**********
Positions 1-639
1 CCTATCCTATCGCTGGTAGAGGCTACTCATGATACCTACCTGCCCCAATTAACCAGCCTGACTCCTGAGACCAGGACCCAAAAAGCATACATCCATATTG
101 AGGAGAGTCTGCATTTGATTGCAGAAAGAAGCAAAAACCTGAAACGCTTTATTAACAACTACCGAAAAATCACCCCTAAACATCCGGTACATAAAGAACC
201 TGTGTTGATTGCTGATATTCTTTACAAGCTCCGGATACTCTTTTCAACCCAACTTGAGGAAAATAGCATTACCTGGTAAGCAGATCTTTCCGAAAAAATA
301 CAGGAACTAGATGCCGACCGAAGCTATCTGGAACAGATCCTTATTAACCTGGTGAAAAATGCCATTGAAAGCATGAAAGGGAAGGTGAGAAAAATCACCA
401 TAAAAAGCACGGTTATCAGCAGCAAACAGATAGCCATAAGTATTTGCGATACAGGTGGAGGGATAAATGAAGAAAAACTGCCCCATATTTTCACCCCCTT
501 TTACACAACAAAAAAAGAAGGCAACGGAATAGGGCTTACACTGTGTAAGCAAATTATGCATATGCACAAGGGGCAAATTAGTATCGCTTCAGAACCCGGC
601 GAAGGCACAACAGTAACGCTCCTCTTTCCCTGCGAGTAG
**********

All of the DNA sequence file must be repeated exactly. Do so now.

Positions 1-639
1 CCTATCCTATCGCTGGTAGAGGCTACTCATGATACCTACCTGCCCCAATTAACCAGCCTGACTCCTGAGACCAGGACCCAAAAAGCATACATCCATATTG
101 AGGAGAGTCTGCATTTGATTGCAGAAAGAAGCAAAAACCTGAAACGCTTTATTAACAACTACCGAAAAATCACCCCTAAACATCCGGTACATAAAGAACC
201 TGTGTTGATTGCTGATATTCTTTACAAGCTCCGGATACTCTTTTCAACCCAACTTGAGGAAAATAGCATTACCTGGTAAGCAGATCTTTCCGAAAAAATA
301 CAGGAACTAGATGCCGACCGAAGCTATCTGGAACAGATCCTTATTAACCTGGTGAAAAATGCCATTGAAAGCATGAAAGGGAAGGTGAGAAAAATCACCA
401 TAAAAAGCACGGTTATCAGCAGCAAACAGATAGCCATAAGTATTTGCGATACAGGTGGAGGGATAAATGAAGAAAAACTGCCCCATATTTTCACCCCCTT
501 TTACACAACAAAAAAAGAAGGCAACGGAATAGGGCTTACACTGTGTAAGCAAATTATGCATATGCACAAGGGGCAAATTAGTATCGCTTCAGAACCCGGC
601 GAAGGCACAACAGTAACGCTCCTCTTTCCCTGCGAGTAG